It was a little more than a year ago that we brought Baby Guy home from the hospital, and it has been a big year. By the time we made it home with our little bundle I felt like we’d already run the gamut of the ups and downs of parenting. I won’t even mention the struggle of labor and delivery; that’s 40 hours of story that you probably don’t need to hear tonight. No, it wasn’t that. It was things like the excruciatingly joyful moment that he was born and we laid eyes on him and he was healthy and he was ours. It was the moment my husband sang to him and it was clear that Baby Guy already knew his voice. It was when they told us that our precious, perfect baby would need an IV for antibiotics because labor had been too long. It was when he was placed under the bili lights in that little box and we could only take him out for 10 minutes every couple of hours to feed him and change his diaper. It was listening to him and realizing that no matter how improbable it was, our son had the cutest sounding little squeaky toy hiccups in the history of the universe. Those highs and lows and all the exhaustion and hormones really made me think that we’d pretty much been through the emotional extent of parenting already.
Fast forward a year, and I still think that those first few days are a pretty demanding roller coaster of experiences. I also know now that the roller coaster never really stops. Here are the top three things I’ve learned after a year of being a full-time parent:
1- It doesn’t get easier as you go along. I mean, of course it gets easier in the sense that you eventually start getting more sleep and the pregnancy/labor hormones calm down and you begin to feel confident that you’re not going to completely ruin your baby by making little first time parent mistakes. That all gets a little easier as you go along. But, I’m telling you, don’t ever start to think, “Hey, I think I’ve got things under control!” because that is the moment that your kid will go through a growth spurt/nursing strike/sleep regression/teething spree/vomiting illness just to put you in your place. Things keep changing, which is so beautiful and great and fun, but it also means that you have just enough time to find a groove that works before you start all over again figuring out how to meet the challenges of the next stage (which will, of course, be beautiful, great, and fun).
2- Naptime and bedtime are valuable. I mean extremely valuable. At first you sleep when the baby sleeps, because you’re exhausted from your baby not sleeping (and from bringing him into the world). Plus, you have all these people telling you to do it and wanting to snuggle with your sweet little newborn without you interfering. Even when the initial flood of visitors/helpers have to go home and get back to real life, they tell you that the chores will wait, so sleep when your baby sleeps and when he’s awake, they say, spend time enjoying the sweet newborn you’ve got before he gets bigger. This is actually really fabulous advice. But eventually you discover that, though you could continue napping quite happily, eventually the chores that have waited so patiently need to be done no matter what, otherwise you’ll have to disallow visiting hours altogether. So, nap time becomes precious get-as-much-done-in-45-minutes-as-you-can-so-you-can-relax-for-a-few-minutes-in-peace time.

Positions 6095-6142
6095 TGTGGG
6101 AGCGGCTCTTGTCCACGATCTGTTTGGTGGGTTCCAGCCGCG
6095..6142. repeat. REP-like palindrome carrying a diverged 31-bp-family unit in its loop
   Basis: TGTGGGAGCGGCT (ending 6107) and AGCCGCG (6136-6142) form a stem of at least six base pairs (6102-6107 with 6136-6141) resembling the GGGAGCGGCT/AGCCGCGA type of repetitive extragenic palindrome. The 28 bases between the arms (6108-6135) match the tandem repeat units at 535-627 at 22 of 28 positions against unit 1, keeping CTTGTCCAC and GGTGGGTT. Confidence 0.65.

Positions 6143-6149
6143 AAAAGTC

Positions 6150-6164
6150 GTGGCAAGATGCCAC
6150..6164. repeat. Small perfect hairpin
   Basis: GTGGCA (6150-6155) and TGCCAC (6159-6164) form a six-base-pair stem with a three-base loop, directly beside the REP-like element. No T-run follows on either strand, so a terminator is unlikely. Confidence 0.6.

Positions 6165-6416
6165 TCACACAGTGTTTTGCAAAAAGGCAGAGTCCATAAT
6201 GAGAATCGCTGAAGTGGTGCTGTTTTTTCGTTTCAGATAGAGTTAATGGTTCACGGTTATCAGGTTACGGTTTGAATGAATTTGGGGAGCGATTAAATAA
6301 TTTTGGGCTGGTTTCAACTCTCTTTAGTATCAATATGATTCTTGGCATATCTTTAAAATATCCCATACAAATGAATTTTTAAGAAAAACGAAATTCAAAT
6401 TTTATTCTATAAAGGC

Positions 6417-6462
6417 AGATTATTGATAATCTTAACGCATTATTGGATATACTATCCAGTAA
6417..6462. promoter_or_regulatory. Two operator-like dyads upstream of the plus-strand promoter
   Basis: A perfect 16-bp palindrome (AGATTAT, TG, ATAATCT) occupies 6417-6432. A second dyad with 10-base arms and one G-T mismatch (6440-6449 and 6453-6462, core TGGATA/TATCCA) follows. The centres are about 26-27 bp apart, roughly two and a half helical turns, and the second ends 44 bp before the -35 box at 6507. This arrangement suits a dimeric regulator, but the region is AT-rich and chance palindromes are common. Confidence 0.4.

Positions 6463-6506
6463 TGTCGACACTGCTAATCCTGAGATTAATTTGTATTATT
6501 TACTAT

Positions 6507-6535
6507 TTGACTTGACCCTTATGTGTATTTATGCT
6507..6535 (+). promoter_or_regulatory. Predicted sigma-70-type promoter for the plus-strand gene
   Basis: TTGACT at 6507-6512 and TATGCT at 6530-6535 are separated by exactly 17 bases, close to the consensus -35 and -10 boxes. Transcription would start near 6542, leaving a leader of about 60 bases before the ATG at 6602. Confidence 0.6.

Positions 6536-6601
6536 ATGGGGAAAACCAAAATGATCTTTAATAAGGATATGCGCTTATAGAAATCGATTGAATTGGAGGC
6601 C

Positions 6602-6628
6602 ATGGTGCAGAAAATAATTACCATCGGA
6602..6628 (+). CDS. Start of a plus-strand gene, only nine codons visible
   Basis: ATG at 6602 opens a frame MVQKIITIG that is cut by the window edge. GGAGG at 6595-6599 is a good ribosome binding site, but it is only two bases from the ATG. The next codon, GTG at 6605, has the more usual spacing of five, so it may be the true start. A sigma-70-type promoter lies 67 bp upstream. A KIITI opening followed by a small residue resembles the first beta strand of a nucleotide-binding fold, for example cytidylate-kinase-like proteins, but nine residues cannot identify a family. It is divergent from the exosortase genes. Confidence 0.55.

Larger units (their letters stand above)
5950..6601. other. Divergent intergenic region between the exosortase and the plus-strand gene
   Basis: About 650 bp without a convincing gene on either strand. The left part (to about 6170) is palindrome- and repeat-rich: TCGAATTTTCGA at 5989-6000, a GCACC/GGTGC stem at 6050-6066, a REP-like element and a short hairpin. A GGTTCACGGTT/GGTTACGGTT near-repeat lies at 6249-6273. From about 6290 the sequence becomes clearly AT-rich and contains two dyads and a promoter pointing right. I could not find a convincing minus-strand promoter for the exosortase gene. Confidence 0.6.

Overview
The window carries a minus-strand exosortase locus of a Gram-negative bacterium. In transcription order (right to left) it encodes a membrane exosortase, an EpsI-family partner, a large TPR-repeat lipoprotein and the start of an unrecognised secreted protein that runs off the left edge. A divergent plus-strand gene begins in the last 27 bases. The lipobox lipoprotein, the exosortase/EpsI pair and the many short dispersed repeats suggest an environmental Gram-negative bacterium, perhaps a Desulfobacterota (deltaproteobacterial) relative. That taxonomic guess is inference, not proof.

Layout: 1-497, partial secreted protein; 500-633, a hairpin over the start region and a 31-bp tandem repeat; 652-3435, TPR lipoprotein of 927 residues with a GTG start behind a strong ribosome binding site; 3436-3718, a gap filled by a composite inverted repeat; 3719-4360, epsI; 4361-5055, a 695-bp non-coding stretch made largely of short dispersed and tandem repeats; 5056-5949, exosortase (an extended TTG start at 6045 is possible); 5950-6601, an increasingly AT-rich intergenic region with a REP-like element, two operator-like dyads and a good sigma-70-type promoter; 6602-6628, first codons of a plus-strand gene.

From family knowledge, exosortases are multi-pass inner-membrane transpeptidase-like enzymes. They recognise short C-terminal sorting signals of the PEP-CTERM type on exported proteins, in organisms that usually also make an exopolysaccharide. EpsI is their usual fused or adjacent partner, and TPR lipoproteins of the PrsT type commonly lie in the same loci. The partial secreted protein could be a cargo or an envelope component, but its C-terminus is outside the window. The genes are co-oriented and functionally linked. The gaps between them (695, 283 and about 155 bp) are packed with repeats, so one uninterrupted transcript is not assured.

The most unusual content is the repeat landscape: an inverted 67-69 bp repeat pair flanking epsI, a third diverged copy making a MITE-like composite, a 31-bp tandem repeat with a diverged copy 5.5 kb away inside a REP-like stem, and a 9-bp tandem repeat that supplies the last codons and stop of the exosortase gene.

When my husband and I made it to the current early bedtime stage with our little guy, it was pretty exciting. For the first few months he was in our room, and we went to bed for the night when he did (or vice versa…I’m not really sure who was calling the shots). But now Baby Guy is asleep by 7 most nights, so we have some precious hours to ourselves on nights we don’t have meetings or some other engagement (let’s face it, all of the meetings and engagements are my husband’s…I’ve had exactly one meeting that lasted until after 7 p.m. since my son was 4 months old.) We can pretend we’re actual humans for a few minutes (and fold laundry without our “helper” interfering). Don’t get me wrong, we are in love with spending time with our child, so it’s not all about living for the moments that he’s out of our hair, but it’s important to have some time to focus on your spouse (and the supper dishes).
3- Becoming a parent is all that it’s cracked up to be (and possibly more, depending on how cracked up the parent who tells you about it is). I have always planned on being a parent. I love babies and kids, and I have great parents who made me feel like being a parent was a fun thing to do. My little one is not quite a dream come true, but only because, as it turns out, my dreams never came close to how awesome my kid could actually be. It’s harder than I thought it would be, and I always knew it would be tough. Whenever you love someone, you open yourself up to a whole new dimension of emotional vulnerability; and loving your own child, I’ve discovered, is that times a thousand. I feel his pain and distress, I rejoice in his exuberance, and I already feel anguish over the hard things that he’ll inevitably face in his future.
All the hard things are a drop in the bucket compared to the joy of having this boy in my life though. Seriously. I know that people always talk about the crazy antics their kids are subjecting them to, the sleepless nights, the total life change that goes along with having a baby, etc.; but I’m telling you that no matter how much drama that little bundle of joy causes, all of the benefits they bring to a parent’s life amount to much, much more. It’s just wittier to post blogs about the hilarious drudgery of parenthood rather than daily updates about how fulfilled you feel now that you have the world’s most beautiful child.
Anyway, I really have learned more than 3 things in my year of parenting, and one day I might write a more detailed list, but for now I’ve got to take advantage of this nap and scrub my kitchen.